There is no question of religious people fancying that all exists for man and scientific people discovering that it does not. Whether the ultimate and inexplicable being -- that which simply is -- turns out to be God or "the whole show," of course it does not exist for us. On either view we are faced with something which existed before the human race appeared and will exist after the Earth has become uninhabitable; which is utterly independent of us though we are totally dependent on it; and which, through vast ranges of its being, has no relevance to our own hopes and fears. For no man was, I suppose, ever so mad as to think that man, or all creation, filled the Divine Mind; if we are a small thing to space and time, space and time are a much smaller thing to God. It is a profound mistake to imagine that Christianity ever intended to dissipate the bewilderment and even the terror, the sense of our own nothingness, which come upon us when we think about the nature of things. It comes to intensify them. Without such sensations there is no religion.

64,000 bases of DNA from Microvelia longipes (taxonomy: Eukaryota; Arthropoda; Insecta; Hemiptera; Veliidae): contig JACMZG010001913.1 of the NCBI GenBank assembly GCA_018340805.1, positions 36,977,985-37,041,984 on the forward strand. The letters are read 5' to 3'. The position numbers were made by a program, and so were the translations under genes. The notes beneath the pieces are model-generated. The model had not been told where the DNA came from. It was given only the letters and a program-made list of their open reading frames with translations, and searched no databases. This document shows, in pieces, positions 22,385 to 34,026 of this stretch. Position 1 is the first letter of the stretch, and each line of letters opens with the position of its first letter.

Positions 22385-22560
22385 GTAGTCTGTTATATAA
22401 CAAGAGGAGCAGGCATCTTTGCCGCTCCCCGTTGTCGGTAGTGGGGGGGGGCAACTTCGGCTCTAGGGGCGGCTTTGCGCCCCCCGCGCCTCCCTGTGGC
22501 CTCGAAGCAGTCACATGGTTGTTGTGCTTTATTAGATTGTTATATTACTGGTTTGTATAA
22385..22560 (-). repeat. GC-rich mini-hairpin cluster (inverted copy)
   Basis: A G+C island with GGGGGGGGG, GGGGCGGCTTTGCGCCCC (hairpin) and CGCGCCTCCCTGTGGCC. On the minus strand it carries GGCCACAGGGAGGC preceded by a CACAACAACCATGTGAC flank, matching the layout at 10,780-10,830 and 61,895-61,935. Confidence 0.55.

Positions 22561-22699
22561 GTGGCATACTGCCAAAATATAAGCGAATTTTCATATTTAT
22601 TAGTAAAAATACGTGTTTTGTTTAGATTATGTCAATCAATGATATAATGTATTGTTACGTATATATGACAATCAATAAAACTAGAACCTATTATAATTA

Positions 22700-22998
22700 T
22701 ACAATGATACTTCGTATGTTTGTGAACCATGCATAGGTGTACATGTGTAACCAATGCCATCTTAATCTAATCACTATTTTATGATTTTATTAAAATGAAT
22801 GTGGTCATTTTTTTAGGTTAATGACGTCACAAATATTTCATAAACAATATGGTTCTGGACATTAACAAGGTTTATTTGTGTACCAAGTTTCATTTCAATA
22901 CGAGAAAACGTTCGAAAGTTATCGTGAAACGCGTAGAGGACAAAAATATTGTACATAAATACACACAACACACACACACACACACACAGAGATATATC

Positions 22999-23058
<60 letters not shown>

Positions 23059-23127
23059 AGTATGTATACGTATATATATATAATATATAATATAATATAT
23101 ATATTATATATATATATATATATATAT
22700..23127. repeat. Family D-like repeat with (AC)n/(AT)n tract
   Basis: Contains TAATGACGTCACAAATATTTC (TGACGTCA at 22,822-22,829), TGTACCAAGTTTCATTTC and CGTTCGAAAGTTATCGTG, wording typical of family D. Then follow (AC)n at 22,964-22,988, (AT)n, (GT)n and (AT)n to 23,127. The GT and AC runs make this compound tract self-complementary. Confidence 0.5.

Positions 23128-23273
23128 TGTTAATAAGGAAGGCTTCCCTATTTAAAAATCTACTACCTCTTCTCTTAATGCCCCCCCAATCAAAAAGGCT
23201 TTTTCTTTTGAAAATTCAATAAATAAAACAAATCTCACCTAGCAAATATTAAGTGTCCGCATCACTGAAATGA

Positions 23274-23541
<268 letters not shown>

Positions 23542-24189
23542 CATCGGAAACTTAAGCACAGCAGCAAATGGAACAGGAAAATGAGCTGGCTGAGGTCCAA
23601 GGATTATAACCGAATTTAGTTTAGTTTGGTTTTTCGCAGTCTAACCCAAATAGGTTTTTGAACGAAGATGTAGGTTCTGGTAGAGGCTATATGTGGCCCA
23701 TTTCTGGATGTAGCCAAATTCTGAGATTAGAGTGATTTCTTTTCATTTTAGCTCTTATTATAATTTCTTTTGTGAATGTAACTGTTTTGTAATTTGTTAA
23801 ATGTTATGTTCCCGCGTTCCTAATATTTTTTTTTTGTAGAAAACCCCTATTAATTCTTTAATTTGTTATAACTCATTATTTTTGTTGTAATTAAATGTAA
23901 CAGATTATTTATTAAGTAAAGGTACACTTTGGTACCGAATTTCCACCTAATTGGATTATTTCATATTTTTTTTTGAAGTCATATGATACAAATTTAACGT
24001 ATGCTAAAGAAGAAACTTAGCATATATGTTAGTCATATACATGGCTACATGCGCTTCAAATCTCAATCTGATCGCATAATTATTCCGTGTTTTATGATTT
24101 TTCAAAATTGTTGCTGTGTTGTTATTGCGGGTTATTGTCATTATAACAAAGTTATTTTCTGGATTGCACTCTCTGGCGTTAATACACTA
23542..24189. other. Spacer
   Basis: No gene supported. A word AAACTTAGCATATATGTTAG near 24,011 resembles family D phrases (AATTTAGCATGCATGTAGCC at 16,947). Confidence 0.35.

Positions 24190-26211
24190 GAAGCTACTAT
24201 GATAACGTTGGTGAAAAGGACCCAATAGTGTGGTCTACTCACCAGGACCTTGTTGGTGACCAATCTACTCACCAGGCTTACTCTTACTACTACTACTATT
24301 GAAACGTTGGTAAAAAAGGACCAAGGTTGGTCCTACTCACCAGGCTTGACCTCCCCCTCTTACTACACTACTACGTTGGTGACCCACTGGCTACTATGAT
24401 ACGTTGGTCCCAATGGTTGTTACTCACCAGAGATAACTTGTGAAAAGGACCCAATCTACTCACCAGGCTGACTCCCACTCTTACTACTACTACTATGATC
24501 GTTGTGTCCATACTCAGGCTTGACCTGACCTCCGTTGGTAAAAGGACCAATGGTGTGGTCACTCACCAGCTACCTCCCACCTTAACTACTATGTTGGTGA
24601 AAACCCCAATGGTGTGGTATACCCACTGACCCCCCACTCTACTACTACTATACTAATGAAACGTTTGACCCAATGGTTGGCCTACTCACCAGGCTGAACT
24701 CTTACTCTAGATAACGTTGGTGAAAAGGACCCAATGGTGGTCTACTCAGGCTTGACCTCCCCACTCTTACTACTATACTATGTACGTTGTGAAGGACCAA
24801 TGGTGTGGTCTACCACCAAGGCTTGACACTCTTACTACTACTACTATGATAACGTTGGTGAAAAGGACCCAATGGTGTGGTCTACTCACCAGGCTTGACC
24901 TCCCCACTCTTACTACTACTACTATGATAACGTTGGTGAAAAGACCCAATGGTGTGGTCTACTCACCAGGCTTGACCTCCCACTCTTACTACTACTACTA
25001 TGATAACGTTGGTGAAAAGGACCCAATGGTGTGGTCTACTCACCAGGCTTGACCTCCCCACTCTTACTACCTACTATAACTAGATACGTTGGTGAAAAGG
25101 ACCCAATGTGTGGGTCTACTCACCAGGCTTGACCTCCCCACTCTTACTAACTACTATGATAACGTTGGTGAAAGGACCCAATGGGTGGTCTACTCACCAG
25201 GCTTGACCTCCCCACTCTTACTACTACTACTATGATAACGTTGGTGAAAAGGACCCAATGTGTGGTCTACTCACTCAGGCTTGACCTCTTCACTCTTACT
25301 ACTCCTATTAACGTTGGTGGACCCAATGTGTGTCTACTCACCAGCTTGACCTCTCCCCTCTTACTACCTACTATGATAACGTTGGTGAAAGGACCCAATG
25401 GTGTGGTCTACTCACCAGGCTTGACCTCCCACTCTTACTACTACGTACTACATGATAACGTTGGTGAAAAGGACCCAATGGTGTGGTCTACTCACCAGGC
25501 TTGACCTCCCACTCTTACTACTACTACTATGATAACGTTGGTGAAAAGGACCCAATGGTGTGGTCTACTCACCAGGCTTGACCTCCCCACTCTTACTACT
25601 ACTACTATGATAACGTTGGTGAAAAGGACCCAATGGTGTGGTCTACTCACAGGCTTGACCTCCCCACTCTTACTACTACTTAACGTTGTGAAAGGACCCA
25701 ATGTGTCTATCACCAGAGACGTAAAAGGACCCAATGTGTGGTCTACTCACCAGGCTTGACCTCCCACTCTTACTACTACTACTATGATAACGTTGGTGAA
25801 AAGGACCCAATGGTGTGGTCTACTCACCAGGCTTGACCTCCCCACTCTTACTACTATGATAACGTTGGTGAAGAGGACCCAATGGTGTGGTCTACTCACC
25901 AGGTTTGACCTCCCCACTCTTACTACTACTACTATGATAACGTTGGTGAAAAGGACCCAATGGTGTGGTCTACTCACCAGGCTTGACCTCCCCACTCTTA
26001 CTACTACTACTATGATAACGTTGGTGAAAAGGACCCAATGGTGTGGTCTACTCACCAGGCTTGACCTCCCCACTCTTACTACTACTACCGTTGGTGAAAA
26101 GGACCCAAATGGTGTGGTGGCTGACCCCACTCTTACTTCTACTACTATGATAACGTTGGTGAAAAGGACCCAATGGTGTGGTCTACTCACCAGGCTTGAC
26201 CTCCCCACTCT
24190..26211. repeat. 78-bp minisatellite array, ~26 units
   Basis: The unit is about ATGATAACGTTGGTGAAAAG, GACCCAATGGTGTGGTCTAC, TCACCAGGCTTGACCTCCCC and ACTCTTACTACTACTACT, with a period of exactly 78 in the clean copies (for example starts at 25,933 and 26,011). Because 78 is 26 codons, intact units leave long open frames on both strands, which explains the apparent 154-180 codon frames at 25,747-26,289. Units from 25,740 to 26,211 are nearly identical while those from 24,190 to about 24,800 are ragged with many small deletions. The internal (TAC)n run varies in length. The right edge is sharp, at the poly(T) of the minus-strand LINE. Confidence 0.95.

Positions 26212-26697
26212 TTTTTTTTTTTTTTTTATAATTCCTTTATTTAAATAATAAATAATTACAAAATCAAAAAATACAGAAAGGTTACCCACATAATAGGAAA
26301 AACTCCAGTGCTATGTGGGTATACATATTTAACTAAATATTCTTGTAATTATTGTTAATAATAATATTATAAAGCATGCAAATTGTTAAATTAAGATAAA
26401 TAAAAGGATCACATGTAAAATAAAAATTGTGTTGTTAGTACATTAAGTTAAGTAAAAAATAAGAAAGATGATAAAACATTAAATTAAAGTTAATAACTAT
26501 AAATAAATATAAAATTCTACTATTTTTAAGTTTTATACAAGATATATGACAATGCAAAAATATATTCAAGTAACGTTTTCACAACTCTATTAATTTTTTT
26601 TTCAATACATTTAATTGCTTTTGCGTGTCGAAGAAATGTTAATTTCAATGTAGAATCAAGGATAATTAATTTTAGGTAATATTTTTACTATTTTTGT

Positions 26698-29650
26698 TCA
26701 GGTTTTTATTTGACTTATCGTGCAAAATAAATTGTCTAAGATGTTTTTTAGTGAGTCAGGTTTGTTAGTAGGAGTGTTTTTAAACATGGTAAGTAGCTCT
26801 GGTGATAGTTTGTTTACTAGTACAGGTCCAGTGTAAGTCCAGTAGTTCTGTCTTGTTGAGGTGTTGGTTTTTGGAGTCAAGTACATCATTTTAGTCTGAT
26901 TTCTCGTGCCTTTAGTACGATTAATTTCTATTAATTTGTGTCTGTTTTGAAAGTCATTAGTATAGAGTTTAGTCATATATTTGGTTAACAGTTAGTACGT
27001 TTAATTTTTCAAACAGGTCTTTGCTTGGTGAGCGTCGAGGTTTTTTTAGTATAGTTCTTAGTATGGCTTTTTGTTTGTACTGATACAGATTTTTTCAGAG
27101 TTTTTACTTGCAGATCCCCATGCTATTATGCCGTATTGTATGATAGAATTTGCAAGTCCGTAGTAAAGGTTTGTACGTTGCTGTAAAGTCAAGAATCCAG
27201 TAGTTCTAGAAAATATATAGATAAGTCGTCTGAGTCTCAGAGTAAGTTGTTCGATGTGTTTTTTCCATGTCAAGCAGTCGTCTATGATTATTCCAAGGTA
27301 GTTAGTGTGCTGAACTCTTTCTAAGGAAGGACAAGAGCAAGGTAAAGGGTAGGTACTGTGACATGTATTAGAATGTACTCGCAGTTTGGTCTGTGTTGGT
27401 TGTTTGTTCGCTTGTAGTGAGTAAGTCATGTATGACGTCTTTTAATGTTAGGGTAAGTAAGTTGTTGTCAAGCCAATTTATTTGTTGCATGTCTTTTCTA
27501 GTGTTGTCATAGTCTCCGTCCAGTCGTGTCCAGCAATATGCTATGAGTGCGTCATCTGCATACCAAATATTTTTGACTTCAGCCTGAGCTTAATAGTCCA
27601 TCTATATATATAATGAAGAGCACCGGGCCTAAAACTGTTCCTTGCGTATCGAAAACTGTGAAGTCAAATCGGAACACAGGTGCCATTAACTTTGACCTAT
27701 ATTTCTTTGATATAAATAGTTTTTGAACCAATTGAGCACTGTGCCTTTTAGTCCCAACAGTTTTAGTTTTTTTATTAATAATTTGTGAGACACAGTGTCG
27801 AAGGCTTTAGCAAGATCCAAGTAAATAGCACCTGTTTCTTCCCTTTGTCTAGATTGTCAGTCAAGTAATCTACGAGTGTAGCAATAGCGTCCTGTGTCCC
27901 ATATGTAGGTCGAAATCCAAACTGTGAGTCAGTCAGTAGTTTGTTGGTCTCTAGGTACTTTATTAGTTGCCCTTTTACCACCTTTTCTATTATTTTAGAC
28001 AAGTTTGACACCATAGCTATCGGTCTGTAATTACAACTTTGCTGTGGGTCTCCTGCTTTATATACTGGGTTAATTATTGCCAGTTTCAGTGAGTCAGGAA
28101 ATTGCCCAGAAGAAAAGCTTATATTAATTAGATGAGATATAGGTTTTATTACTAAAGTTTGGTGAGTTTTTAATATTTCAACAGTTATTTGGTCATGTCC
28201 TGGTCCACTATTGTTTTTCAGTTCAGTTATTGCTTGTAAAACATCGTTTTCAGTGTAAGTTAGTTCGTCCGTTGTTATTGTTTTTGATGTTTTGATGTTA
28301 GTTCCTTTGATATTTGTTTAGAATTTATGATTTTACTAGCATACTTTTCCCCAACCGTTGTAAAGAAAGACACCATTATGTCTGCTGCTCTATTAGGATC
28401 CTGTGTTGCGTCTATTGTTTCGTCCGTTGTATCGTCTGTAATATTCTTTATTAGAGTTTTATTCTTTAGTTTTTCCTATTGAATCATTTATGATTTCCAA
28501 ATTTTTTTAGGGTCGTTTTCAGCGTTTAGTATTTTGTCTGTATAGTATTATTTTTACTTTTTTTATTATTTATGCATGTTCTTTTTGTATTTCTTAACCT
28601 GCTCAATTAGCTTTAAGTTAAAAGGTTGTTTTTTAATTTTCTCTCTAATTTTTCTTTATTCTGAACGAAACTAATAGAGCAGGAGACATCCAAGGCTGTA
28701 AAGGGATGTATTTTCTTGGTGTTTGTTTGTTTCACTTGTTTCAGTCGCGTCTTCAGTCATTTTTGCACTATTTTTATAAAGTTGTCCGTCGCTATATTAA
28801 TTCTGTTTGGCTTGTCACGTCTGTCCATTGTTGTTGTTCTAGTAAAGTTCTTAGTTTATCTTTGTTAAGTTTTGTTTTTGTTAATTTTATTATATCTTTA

--C. S. Lewis, Miracles